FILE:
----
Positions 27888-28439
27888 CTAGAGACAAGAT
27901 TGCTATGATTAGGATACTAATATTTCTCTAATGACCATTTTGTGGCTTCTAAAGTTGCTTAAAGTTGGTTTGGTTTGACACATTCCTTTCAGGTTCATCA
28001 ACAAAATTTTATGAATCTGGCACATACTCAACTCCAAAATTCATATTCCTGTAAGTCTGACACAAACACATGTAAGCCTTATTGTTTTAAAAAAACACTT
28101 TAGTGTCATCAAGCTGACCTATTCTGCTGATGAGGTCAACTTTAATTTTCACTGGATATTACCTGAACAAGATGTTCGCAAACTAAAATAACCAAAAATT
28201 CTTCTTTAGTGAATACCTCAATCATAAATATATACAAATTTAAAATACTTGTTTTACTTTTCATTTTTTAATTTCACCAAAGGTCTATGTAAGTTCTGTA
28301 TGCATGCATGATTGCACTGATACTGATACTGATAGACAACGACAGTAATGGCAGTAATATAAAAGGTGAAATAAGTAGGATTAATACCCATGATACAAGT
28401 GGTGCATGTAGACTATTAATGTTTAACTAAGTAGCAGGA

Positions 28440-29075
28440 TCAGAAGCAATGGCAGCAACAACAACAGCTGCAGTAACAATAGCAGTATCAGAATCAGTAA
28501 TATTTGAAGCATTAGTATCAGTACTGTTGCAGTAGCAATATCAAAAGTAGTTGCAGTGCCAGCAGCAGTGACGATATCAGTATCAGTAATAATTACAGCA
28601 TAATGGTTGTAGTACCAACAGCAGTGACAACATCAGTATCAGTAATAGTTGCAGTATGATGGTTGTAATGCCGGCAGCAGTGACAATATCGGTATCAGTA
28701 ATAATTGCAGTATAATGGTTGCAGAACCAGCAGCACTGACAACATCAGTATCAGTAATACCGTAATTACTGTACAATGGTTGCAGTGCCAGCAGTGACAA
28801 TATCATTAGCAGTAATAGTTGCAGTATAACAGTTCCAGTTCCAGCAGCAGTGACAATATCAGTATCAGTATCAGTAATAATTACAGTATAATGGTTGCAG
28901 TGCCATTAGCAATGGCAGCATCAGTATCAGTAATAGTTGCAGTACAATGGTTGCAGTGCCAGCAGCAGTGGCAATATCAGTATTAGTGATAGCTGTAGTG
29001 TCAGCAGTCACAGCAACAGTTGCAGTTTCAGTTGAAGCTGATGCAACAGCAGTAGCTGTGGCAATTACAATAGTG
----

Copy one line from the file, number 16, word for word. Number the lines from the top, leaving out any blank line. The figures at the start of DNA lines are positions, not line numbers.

29001 TCAGCAGTCACAGCAACAGTTGCAGTTTCAGTTGAAGCTGATGCAACAGCAGTAGCTGTGGCAATTACAATAGTG